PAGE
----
Australia v England, Champions Trophy, Edgbaston

Beating Australia at their own game

The Wisden Verdict by Emma John at Edgbaston

September 21, 2004

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Darren Gough picked up the wicket of Adam Gilchrist to peg Australia back after a bright start © Getty Images
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The Eric Hollies Stand might have been half-empty, but there was no doubt that the crowd's glasses were more than half-full. In fact, their cup overflowed. And we're not talking alcohol, or even ICC-regulation Pepsi-manufactured soft drinks. It was the kind of outpouring that comes only from seeing Australia beaten in the sporting arena.

What made it so peculiarly satisfying for those England fans who managed to beg, borrow or skive the day off work to be here was that it was clearly no fluke. There were no advantageous conditions (aside from the toss), no overly helpful umpiring decisions, and no feeling that England had somehow been lucky to make it. Admittedly, a victory over Australia by any means would taste as sweet, but here England beat their greatest rivals at their own game - professionalism.

List those attributes of Australia that England have envied so often and so forlornly in their winless run, and they showed them all here. Confidence, brutality, tenacity, never-say-die attitude - the whole gamut was forced mercilessly back down their oppressor's throat.

Exhibit A: Marcus Trescothick
When he dropped Adam Gilchrist off the final ball of Andrew Flintoff's first over, a sigh went up. Gilchrist was on 18 and Australia had got off to a flyer. It was too familiar - the early drop that proves suicidal. The moment that the horror victim lets the gun slip from her grasp and suddenly finds it pointed back at her. But where once chaos would have ensued, now England didn't give the lost chance a second thought. They simply waited for the next one that they knew would come, and when it presented itself, Trescothick took it nervelessly. If that wasn't enough compensation, he took another two catches as well.

Exhibit B: Darren Gough
After Gough's handy performances throughout the tournament, Gilchrist and Matthew Hayden had made him look like a dying species. Vaughan took him off after his first three overs went for 18, and when he came back on at the end, Michael Clarke and Brett Lee set about another ravaging. But Gough knew what he was there for, and he didn't swerve from his task. The very ball after Lee had swung him into the Wyatt Stand for six, he bowled him with a perfect straight ball, like a schoolmaster teaching his know-it-all pupil a lesson. And to follow it up, a yorker to Gillespie to put him on a hat-trick. Repeating his Test feat of 1998-99 proved impossible, but it was almost as enjoyable watching him calling in the field for the hat-trick ball - as Vaughan desperately tried to over-ride his bowler's orders.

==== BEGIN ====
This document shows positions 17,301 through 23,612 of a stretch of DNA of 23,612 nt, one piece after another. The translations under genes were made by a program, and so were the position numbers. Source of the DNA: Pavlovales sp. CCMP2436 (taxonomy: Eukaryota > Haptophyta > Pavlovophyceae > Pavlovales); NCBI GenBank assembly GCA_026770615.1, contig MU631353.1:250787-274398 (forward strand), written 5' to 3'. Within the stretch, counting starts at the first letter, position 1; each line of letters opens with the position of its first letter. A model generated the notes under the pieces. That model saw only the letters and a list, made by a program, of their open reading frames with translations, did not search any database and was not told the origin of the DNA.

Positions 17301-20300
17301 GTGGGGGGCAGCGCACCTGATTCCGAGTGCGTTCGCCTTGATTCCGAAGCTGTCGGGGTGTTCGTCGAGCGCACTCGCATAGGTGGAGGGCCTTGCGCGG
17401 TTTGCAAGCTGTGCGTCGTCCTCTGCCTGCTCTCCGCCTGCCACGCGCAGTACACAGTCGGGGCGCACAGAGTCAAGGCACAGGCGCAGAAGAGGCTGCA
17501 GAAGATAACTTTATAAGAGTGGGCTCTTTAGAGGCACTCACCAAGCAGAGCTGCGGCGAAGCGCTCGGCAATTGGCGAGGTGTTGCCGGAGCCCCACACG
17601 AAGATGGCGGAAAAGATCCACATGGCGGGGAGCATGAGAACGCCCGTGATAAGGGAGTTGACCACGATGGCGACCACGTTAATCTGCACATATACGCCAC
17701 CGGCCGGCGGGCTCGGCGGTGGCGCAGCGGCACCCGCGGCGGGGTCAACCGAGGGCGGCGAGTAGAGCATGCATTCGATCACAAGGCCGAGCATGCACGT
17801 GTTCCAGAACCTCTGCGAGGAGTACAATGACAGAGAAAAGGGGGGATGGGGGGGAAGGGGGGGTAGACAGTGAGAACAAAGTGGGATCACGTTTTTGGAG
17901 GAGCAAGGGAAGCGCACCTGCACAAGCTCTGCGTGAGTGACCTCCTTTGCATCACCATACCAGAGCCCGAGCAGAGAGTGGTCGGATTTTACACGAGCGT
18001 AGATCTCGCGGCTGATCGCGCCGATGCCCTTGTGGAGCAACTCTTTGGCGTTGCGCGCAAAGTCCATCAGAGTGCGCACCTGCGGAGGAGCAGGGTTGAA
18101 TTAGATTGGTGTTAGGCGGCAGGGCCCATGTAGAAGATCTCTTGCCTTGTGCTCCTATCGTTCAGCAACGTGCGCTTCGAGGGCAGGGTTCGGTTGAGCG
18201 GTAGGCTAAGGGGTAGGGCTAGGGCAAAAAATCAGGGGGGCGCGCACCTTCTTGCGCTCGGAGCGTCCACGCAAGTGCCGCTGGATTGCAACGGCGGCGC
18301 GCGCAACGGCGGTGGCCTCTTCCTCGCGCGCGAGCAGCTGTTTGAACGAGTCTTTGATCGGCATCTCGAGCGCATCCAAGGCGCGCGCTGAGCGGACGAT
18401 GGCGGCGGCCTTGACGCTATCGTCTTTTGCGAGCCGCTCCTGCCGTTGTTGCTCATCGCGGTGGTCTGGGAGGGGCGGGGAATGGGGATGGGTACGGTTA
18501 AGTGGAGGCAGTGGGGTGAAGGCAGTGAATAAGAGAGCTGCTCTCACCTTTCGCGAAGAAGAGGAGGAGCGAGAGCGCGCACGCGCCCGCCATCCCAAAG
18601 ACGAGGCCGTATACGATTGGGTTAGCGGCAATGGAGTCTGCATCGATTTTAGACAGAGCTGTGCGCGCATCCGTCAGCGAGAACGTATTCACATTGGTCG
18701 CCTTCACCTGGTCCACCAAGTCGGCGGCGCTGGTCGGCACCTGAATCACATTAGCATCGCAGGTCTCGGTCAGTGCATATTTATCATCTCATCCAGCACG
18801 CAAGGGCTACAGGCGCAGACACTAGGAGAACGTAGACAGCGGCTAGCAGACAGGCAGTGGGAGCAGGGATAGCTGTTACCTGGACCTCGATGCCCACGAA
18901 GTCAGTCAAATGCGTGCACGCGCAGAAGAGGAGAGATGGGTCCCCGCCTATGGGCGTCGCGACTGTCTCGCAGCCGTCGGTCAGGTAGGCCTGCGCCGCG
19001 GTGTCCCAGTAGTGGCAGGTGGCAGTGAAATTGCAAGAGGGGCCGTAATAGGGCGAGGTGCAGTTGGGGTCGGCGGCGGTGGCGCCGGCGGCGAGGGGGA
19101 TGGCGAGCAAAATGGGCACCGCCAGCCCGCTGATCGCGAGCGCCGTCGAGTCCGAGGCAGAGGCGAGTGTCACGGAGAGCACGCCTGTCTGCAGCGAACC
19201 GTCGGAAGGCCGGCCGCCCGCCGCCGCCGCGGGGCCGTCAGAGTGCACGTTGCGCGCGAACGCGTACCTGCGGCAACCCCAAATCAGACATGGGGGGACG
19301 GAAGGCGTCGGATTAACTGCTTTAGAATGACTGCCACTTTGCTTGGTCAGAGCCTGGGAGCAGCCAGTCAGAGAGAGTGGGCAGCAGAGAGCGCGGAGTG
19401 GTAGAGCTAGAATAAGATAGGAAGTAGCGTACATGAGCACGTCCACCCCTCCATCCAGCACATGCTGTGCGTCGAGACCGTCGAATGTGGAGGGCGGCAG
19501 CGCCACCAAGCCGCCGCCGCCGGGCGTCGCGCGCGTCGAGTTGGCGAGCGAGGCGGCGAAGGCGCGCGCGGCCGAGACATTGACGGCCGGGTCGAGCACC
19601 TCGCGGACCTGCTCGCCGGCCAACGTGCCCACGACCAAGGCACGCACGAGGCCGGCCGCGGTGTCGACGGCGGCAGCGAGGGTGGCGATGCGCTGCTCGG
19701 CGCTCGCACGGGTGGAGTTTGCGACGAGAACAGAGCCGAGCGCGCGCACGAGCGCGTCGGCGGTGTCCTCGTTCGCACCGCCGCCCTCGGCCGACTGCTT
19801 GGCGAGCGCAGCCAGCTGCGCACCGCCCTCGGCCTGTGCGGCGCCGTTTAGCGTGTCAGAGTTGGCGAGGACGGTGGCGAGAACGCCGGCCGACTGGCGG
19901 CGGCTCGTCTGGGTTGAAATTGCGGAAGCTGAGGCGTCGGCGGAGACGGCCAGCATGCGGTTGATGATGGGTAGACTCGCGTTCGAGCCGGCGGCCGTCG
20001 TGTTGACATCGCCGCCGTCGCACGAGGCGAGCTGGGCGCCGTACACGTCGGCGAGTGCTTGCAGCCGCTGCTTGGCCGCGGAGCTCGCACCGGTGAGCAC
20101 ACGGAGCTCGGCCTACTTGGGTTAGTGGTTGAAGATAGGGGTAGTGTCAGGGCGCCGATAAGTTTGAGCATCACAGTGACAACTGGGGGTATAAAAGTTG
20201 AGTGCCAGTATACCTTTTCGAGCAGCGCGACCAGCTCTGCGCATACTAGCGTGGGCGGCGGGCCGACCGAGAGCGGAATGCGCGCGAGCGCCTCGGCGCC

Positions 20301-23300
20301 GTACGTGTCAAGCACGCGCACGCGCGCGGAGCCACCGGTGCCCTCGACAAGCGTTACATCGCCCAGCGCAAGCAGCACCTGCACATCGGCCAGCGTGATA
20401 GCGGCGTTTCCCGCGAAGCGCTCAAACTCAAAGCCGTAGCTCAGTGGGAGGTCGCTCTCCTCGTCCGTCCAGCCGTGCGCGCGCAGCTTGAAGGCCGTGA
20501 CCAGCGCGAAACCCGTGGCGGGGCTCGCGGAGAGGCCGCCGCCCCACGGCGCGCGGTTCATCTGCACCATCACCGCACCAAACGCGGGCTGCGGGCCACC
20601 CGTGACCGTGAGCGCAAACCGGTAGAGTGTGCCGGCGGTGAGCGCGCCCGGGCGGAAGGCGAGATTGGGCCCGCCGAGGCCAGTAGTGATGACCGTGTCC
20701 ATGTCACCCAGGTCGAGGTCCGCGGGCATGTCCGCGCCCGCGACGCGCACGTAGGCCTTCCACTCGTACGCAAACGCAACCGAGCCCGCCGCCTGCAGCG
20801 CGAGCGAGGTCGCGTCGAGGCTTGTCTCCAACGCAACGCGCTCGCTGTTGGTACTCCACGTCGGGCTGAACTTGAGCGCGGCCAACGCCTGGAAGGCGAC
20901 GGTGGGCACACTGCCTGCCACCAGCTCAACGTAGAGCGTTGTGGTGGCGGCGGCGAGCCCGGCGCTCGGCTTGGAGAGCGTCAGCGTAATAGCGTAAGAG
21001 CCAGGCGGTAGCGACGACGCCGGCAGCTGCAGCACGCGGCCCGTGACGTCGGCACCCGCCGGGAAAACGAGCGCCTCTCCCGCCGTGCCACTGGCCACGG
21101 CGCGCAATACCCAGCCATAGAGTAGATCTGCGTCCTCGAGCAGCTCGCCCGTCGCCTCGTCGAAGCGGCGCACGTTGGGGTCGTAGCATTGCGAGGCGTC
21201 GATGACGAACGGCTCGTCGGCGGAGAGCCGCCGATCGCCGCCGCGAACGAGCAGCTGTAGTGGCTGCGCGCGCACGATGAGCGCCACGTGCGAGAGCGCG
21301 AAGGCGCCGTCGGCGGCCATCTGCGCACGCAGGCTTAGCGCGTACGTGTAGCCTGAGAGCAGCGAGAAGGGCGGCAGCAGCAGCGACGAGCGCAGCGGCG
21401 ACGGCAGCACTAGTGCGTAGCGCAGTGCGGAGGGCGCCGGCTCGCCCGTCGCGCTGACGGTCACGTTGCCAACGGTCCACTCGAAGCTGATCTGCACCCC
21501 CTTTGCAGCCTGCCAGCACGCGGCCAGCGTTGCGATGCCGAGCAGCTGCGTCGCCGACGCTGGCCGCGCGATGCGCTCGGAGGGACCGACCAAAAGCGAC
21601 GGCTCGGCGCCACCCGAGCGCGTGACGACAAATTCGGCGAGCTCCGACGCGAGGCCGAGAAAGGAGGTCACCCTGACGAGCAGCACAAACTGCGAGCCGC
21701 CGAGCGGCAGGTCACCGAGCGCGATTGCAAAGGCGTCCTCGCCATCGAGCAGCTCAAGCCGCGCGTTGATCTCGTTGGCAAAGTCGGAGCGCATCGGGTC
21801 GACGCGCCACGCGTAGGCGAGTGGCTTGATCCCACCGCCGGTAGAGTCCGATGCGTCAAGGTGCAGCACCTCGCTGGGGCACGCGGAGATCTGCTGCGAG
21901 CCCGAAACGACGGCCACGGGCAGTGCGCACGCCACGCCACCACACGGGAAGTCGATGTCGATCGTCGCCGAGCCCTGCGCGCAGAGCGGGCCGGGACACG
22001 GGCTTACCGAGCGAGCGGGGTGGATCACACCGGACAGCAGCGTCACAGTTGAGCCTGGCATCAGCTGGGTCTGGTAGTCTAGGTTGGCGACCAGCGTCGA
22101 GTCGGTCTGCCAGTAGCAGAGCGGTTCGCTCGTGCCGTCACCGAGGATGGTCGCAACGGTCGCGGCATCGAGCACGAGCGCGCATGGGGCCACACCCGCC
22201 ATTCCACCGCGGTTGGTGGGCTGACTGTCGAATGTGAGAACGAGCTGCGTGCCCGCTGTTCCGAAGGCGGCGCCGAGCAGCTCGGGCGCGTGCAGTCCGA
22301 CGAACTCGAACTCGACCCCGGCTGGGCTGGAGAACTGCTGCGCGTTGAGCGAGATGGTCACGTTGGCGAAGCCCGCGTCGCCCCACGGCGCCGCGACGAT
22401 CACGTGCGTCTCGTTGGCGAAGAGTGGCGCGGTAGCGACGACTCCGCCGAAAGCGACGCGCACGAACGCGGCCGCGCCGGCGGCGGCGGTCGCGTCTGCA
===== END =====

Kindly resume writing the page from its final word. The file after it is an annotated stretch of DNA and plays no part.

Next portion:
Exhibit C: Michael Vaughan
After Solanki fell early, Vaughan was the easy target for the Australians. But he showed not a hint of the pressure he admits to have put on himself (let alone the pressure mounting from everyone else) over his form, as he unleashed his stable of drives. Under his captaincy, the motto for the England side has been "to thine own self be true", and he gave a sparkling example as he built an innings of self-expression that topped his previous-best of 83 against South Africa last July. With Trescothick, he showed that the Australians are just as susceptible to cracking as anyone else, if you hammer away at them often enough. Dispatching Lee for six fours in 13 balls, including one beautiful pull over mid-on, Vaughan blunted Australia's spearhead (Lee went for 30 runs from his first three overs), and the rest of the attack could not find a way to withstand the assault. Sure enough, the fielding was the next thing to go, and the unlikely sight of Australia's cricket athletes scrambling helplessly for balls on the ropes, or missing catches at slip, was the one that, perhaps, today's crowd will remember longest.

Emma John is deputy editor of The Wisden Cricketer magazine.

© ESPN Sports Media Ltd.

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